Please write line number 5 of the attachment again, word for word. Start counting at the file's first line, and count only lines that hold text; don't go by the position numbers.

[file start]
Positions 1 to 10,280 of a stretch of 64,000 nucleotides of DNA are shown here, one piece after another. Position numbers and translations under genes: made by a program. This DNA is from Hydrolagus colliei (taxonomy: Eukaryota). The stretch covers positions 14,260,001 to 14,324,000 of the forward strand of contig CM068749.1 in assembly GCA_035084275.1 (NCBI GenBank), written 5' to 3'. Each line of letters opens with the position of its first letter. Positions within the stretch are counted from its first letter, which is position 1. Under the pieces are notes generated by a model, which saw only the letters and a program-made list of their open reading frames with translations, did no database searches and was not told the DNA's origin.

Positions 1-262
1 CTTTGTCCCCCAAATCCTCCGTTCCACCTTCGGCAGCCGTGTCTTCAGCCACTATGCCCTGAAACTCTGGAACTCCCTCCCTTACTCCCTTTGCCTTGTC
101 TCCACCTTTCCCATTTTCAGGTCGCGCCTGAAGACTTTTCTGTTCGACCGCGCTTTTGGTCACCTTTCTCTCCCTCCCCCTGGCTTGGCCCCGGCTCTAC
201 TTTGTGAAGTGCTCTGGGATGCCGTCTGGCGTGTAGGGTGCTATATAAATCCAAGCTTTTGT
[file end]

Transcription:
201 TTTGTGAAGTGCTCTGGGATGCCGTCTGGCGTGTAGGGTGCTATATAAATCCAAGCTTTTGT